Although it’s nearly impossible to decompose plastics due to the nature of materials used in their manufacture, exposing them to direct sunlight can break them down.
However, still, it may take a whole lifetime for that to happen.
Are all Plastics Non-biodegradable?
Can plastic ever be biodegradable? I know you may have heard about bioplastics, and you’re likely confused about whether these plastics are more environmentally friendly or not.
It’s essential to understand that all plastics serve us in the short term but take centuries to decompose.
Biodegradable plastics cannot solve this mess; they’re not so biodegradable. So, all plastics are plastics, only that some take a shorter time to degrade.
The common denominator in all plastics equations is non-biodegradability. Another thing, bioplastics are easily degradable compared to traditional plastics.
Let’s talk about that first.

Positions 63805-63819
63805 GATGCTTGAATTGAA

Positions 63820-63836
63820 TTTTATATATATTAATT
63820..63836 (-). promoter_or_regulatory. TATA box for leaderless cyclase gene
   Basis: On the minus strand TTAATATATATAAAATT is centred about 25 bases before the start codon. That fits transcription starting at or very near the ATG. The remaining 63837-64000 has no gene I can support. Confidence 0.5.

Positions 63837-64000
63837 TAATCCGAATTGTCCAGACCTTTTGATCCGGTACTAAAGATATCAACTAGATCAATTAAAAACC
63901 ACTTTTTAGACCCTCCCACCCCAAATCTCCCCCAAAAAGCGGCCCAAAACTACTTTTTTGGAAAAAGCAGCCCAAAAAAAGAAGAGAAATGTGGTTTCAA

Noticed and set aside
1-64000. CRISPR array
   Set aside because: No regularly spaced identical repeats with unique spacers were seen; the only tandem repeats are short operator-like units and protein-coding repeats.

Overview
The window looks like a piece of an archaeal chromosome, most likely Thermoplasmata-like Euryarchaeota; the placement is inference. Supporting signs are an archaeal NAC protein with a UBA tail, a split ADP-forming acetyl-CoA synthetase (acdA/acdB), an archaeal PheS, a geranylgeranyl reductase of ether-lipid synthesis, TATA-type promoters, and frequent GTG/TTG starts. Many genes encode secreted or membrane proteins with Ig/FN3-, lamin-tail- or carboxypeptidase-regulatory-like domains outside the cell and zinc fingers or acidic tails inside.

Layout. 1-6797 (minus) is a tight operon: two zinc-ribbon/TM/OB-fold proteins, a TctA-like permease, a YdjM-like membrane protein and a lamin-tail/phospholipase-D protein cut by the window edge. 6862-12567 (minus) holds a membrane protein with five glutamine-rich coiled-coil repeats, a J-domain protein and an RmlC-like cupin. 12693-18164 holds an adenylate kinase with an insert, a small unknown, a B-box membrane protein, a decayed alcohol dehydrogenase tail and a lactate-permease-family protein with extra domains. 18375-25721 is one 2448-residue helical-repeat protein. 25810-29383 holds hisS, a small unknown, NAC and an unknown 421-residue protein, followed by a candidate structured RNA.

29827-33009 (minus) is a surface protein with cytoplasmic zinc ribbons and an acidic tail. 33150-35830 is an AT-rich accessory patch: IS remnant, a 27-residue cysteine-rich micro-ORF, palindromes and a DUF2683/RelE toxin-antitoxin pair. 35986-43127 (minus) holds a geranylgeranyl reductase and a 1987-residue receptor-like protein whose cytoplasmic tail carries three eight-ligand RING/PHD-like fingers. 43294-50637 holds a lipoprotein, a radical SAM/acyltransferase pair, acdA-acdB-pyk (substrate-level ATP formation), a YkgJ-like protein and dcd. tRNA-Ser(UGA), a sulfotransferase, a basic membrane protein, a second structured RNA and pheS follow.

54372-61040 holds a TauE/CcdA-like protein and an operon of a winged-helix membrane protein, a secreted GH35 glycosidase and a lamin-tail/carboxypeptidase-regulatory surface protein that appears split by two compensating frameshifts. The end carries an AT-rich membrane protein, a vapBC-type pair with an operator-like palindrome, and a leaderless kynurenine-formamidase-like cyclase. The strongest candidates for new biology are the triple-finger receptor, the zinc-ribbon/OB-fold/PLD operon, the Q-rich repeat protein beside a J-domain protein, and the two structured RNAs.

- Degradable: Something is said to be degradable if it can break down. Technically, plastics and everything else are degradable. Although bioplastics break down into millions of microplastics, it never biodegrades. The major physical difference between bioplastics and traditional plastics is that the latter doesn’t degrade easily, but it may when exposed to UV light.
- Biodegradable: Biodegradable materials completely break down into compost, water, or carbon dioxide. The term “biodegradable” often implies that decomposition takes place in a few weeks or months. Almost all plastics are durable and cannot decompose, and it’s for this reason that they’re considered Non-biodegradable.
So, it’s safe to conclude that all plastics are non-biodegradable, but traditional plastics don’t easily degrade.